I’ve wanted to be a reporter since about second grade. I’ve rarely diverged from that desire and when I did, it still involved research and writing. I love just about everything about my job: the people, the writing, the trust, everything.
But times are a changin’ and I must change with them.
I’ve learned I can’t live on what I make as a reporter, not now. I have been with my current company for five years and make one dollar more an hour than I did when I started five years ago. I don’t have to tell anyone that my expenses have gone up more than that!
I’ve looked for jobs in Tulsa because that’s where I want to move. The one place I would feel comfortable working doesn’t want to hire me. So that idea is out. I am too loyal to go work for my paper’s competition so that is out.
So then I thought about changing my career to something similar to my field, which would be public relations. I tried for a few jobs but just couldn’t get my heart into it. I think they could tell, because I didn’t get past the first round of interviews. I just can’t get into the idea of public relations. It feels too risky right now.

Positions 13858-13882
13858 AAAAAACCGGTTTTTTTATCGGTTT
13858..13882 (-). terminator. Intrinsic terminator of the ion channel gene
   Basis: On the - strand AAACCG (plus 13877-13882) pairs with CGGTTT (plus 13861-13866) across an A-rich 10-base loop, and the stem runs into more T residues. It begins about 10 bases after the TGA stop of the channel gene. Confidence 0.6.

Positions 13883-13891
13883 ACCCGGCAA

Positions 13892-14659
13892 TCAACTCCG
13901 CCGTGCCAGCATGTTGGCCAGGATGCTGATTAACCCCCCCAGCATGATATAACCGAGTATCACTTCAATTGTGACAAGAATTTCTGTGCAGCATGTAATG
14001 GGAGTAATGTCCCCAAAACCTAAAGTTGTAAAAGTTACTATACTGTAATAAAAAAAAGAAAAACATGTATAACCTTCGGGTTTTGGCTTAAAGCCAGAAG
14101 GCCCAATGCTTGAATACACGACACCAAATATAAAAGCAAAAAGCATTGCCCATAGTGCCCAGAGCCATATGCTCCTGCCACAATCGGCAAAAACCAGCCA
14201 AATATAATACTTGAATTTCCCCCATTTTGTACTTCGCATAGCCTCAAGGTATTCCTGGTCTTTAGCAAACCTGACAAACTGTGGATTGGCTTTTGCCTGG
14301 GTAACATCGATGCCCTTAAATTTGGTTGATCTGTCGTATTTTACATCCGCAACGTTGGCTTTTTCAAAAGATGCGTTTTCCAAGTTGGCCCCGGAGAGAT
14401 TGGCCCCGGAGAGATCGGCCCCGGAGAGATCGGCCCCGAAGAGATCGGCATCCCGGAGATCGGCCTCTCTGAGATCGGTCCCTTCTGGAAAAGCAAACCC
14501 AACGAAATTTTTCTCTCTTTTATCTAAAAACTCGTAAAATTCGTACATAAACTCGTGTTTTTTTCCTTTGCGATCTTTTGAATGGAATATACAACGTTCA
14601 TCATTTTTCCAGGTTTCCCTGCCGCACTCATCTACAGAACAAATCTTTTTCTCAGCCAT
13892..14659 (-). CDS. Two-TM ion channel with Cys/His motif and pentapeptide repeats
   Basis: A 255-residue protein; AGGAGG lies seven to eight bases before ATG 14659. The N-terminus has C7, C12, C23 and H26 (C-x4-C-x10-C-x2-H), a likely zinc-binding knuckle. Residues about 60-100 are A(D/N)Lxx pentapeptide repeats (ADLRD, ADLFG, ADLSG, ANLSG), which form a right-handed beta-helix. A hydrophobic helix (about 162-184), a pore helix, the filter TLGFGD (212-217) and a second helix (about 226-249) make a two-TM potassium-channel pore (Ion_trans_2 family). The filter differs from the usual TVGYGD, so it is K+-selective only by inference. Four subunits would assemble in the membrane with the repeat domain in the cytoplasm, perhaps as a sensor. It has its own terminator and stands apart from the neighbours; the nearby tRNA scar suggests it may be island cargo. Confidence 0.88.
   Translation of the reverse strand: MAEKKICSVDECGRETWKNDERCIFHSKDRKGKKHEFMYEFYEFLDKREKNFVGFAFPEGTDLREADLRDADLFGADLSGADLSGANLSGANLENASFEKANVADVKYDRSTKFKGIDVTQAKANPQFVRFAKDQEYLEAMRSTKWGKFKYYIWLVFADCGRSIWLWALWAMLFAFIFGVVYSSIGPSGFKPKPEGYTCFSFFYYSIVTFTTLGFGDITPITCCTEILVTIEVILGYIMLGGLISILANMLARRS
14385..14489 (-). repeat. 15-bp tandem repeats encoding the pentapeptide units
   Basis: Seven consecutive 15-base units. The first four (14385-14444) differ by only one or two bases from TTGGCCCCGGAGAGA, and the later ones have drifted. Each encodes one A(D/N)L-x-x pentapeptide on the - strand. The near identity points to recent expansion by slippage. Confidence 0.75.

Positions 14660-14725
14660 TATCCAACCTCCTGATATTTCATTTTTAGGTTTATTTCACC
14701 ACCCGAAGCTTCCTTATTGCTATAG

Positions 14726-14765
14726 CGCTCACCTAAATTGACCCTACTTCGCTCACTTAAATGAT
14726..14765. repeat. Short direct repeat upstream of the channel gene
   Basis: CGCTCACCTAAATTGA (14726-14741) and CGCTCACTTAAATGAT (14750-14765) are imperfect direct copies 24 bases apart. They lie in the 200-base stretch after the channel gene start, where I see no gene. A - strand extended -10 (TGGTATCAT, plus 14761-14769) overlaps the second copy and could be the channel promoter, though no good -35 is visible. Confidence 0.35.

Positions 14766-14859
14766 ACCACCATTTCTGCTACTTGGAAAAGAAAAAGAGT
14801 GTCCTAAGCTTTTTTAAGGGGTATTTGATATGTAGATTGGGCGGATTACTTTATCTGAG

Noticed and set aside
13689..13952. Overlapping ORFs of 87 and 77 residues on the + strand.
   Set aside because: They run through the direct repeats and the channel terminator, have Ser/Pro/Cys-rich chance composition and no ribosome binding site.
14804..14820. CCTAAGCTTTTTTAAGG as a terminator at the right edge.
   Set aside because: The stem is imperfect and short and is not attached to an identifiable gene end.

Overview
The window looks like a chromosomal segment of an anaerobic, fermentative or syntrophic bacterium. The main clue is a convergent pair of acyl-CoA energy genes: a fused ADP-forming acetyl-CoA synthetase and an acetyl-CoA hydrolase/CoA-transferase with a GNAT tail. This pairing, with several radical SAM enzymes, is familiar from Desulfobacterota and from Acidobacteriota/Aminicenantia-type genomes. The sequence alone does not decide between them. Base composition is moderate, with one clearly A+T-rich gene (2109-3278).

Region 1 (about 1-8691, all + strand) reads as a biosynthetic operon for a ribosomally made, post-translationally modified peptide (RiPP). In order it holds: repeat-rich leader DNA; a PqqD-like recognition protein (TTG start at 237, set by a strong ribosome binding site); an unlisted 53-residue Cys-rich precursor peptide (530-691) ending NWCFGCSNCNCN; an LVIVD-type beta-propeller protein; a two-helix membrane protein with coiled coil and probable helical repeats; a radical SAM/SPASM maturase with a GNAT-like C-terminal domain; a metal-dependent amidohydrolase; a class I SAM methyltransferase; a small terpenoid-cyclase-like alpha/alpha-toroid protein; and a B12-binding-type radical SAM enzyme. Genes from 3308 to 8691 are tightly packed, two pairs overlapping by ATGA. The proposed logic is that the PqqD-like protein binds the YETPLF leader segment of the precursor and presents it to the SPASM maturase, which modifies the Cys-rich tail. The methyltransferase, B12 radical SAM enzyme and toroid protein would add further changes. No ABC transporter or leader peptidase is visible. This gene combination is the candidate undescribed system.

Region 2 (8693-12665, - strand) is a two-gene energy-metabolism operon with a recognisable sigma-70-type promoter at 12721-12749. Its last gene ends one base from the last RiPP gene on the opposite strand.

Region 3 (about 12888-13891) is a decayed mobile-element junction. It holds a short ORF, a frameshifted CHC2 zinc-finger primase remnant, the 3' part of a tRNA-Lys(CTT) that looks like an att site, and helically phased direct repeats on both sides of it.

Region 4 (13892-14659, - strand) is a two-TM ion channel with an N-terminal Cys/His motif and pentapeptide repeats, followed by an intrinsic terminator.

Throughout all of this, the idea of leaving my job would literally bring tears to my eyes. I love everyone at the schools and I love writing. I don’t want to give it up.
It then hit me. Become a teacher.
I’ve always scored high on aptitude tests for being a teacher but always thought I would hate it. But I’ve learned to love the education atmosphere through my job as an education reporter.
There is a program in Arkansas, and actually most states, where someone with a four-year degree in anything can take education classes that basically teaches them how to be a teacher. In Arkansas it’s called the nontraditional licensure program and it requires that I take three preliminary courses and then I can apply for the program.
It will take me two years to complete but the cool thing is, you are required to get a teaching job while you’re in the program using a provisional license. The three classes I have to take ahead of time will actually be much more expensive than one year in the program but I can get loans through the government or even my local bank.
I know this will come as a shock to a lot of people and I know I’m putting this on a public blog. I’ve already told my immediate supervisor at work and he is supportive.
I’m still sad about leaving journalism and I don’t know what I want to teach yet. But having a teaching job will keep me in the schools, is a transferrable skill, pays a lot better and will give me time to write.
I’m both looking forward to and scared of this new adventure.